Apparently unsatisfied with a five-run lead, the Yankee offense continued to rally. Rusty walked and Bobby Murcer hit a three-run Home Run. We went into the bottom of the thirteenth leading the White Sox, 18-10.
The Countess, maybe still a little tired from all that running, scared all of us just a little bit. He gave up a leadoff walk to Dick Allen, who moved to second off Jay’s groundout and to third on Bill Melton’s single. Chuck Brinkman, pinch hitting for the pitcher, singled to left, but Dick couldn’t score off Heeba. So Sparky had the bases loaded, one out, and I think he was still out of breath from all that running. But it was over quickly: Tom Egan hit into a double play. Sparky Lyle was the best!
Happy Birthday to Jack Heidemann, an infielder for eight seasons in the 1970’s. We were teammates on the Cleveland Indians briefly in 1974. The Yankees traded me there on April 26, and Jack was traded to the St. Louis Cardinals on June 1. While our time was brief, it was an honor to play with him. He was a smart ballplayer and a genuinely nice guy. And he was among the large group of players who interrupted their careers to serve in the military, and on his birthday, I thank him for his service to our country.
Thinking about Jack, the game I remember most was one I watched from the bench. It was August 3, 1971, a night game in Cleveland. Jack was playing Shortstop. Bobby Murcer was on first, Thurman Munson on third, and Roy White came to the plate with one out. Heeba hits a ground ball to Eddie Leon, the Indians Second Baseman. Eddie made a horrible throw to Jack, which put him directly in front of Bobby Murcer, who was sliding into second. Jack suffered serious injuries to his knee and was out for the rest of the season. It was awful. And let me say this – we are all extremely competitive on the field for each play of every game, but none of us like it when a fellow ballplayer gets hurt the way Jack did.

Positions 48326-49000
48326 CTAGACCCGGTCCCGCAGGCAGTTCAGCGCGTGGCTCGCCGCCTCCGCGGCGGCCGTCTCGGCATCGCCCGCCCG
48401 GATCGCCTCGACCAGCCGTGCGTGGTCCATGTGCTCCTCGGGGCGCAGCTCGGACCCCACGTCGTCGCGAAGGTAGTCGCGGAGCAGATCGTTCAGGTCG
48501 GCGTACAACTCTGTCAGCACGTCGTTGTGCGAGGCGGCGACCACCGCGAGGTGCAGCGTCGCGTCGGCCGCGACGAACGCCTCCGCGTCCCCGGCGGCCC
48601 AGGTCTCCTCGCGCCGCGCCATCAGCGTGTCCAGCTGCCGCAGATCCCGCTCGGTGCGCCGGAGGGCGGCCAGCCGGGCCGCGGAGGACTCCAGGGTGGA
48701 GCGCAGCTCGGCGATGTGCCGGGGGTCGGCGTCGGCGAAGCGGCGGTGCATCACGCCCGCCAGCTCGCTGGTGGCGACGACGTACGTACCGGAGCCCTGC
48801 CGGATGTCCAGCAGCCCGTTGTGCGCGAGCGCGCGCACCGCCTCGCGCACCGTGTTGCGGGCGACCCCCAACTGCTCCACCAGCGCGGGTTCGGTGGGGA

Even though we were on the same team for about 35 days, Jack and I were on the field at the same time only once: May 24, 1974 at Cleveland Stadium. He came in as an eighth inning defensive replacement for John Lowenstein at Third Base, but had no opportunity to make a play. Still, as a pitcher, it was reassuring to know Jack had my back. He was an excellent infielder.